Adrien Girouard played his harmonica before a lively crowd at the Park Restaurant last Thursday, after Congressman Bill Owens presented him with the Bronze Star.
Girouard received the prestigious medal for an act of bravery that occurred on July 19, 1944 during World War II.
Technician Fifth Grade Girouard was operating a tank during an attack near a monastery on Monte Cassino, a hill southeast of Rome that played host to numerous battles during the war. The tank bogged down and crew members began evacuating – they were all killed by gunfire.
Girouard stayed inside the tank and waited until a second tank arrived – but that tank bogged down, too. When a third tank showed up, Girouard and one Lieutenant Wright – the commander of the second tank – began evacuating.
Lt. Wright was injured in the process and Girouard saved him by opening the tank’s hatch and pulling him to safety. While doing so, a bullet pierced Girouard’s wrist.
Girouard received a commendation from the military for his bravery – but it took decades to receive the Bronze Star.
Paul Maroun is a Franklin County legislator and a veteran himself.
“This goes back to World War II,” he said. “But the most recent battle was waged in trying to secure the Bronze Star for Adrien – Mr. G as we all call him.”
According to Maroun, Girouard’s family began lobbying then-Congressman John McHugh several years ago to make sure Girouard received the award.
Maroun explained that McHugh – now the Secretary of the Army – started the process, and his successor, Owens, was able to see it through to fruition.
“This Bronze Star isn’t a small feat,” he said. “It’s a big honor. People should be rewarded for the bravery. We started this battle with John McHugh when he was in office, and after John left, Congressman Owens and his staff picked the ball up and made sure that what we are now experiencing happened.”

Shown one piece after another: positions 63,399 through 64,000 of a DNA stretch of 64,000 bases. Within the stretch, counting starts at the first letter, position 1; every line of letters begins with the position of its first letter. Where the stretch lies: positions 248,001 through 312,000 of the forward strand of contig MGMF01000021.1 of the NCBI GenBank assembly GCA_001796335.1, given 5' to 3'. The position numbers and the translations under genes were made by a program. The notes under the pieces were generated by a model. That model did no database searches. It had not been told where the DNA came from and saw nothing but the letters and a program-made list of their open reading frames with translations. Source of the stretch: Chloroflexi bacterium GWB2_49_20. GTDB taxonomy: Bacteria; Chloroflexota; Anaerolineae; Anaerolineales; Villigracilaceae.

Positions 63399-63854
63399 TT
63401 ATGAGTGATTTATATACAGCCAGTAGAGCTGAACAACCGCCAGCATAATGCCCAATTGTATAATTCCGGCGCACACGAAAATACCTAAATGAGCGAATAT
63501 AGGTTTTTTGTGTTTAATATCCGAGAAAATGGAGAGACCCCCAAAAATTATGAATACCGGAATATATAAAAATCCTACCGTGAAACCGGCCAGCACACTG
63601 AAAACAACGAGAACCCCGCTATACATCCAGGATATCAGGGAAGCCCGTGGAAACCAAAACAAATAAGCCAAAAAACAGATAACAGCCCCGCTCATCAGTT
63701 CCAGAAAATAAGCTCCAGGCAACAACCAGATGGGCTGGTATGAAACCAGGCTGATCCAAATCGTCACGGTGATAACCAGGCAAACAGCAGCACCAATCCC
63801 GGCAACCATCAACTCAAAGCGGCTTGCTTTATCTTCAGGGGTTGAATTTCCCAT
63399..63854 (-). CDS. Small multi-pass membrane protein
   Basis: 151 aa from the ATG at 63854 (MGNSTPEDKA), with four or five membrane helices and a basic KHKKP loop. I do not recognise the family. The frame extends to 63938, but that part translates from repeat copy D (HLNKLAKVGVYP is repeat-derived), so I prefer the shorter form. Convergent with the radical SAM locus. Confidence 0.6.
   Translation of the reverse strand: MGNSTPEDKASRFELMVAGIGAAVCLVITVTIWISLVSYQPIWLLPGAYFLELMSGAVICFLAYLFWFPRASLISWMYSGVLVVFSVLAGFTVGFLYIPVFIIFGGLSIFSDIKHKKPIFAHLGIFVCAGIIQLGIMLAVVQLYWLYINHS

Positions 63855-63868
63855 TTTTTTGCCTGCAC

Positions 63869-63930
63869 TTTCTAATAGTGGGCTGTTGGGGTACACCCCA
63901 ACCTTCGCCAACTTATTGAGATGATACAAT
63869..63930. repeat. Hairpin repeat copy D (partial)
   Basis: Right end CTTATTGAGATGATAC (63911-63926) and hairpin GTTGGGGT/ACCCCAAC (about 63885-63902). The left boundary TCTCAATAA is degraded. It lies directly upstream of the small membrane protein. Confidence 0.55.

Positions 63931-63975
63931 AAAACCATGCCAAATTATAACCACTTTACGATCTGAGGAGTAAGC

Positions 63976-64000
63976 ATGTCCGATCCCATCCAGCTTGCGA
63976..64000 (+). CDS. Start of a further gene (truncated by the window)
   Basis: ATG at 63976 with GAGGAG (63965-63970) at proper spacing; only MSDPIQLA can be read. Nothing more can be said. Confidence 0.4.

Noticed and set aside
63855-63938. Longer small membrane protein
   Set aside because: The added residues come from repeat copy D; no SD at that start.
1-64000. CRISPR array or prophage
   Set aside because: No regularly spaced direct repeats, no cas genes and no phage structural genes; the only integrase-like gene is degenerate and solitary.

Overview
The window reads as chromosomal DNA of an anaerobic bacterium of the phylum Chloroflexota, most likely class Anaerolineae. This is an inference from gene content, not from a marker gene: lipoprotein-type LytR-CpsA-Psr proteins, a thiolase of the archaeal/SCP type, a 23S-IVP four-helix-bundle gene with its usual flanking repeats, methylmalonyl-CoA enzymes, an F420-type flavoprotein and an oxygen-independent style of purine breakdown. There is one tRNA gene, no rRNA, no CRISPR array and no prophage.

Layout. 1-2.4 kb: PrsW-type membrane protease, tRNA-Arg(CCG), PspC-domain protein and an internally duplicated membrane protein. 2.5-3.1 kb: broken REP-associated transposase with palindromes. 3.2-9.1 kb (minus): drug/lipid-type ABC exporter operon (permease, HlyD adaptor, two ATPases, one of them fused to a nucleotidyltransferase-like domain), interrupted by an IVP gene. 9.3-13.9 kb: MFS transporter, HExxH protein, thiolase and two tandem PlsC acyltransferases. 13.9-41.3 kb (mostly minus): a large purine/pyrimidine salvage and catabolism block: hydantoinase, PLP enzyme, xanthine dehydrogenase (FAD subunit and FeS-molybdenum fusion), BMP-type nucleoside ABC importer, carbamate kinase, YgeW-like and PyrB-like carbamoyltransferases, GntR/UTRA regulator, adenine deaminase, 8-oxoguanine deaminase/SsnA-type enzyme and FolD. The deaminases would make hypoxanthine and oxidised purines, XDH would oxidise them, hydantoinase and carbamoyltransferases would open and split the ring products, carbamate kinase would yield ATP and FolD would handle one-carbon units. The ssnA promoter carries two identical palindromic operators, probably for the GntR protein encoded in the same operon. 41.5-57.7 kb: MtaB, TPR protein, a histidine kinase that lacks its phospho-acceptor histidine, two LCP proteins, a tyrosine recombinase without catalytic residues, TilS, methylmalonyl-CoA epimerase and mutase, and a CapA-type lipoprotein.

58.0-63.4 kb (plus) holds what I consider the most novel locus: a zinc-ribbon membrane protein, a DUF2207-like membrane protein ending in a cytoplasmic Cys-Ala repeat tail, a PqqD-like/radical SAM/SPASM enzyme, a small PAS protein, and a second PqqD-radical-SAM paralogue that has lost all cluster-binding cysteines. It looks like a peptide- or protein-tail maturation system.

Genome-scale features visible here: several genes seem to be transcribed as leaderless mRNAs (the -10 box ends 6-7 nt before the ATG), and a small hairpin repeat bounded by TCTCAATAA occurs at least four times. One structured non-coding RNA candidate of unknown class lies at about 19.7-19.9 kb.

A number of local officials spoke about Girouard’s bravery during Friday’s ceremony – but others, like Tupper Lake Mayor Mickey Desmarais, said his impact on the local community can’t be understated.
Desmarais recalled working for Girouard’s lumber company.
“It was really nice working for Adrien,” he said. “A lot of the time, as a lumberjack, you didn’t always get paid the way you want to. But Adrien treated us well and he is as honest as they come. He never talked about these war stories when we worked for him, but after hearing them today, I’m even more proud to have worked for him – and I’m proud he lives in Tupper Lake and I’m proud to have him as a neighbor.”
During his remarks, Congressman Owens said that heroes like Girouard have set an example for future generations.
“I thank you for your service and for the great work that you did,” he said. “But not only for the day that’s represented by this medal, but every day you served in the military and every day you served your family and your community over the years. We thank you, and we honor you.”
After the ceremony, Owens explained that Girouard’s records were lost following his service and his discharge was delayed.
“The records never went through the normal process, they sort of went into a black hole,” he said. “When you have a couple million people under arms during World War II, it takes a while to reconstruct the records. This thing took probably 10 years to get done.”
And even though it took 66 years to unite Girouard with the Bronze Star he so rightfully deserved, his daughter, Terry, said the family harbors no ill will.
Terry adds that receiving the award after all these years makes it that much more meaningful.
“I’m glad that it happened now – because he didn’t have a wife and kids back when this happened,” she said. “We’ve heard his stories for years. It makes you feel true to country – what he was and what World War II meant.”
For his part, Girouard was all smiles throughout the ceremony. Afterward, the heroic veteran summed up the moment concisely.
“I feel pretty good,” he said, laughing. “How’s that?”
Good enough, in fact, to wow the crowd with a rousing number on his prized harmonica.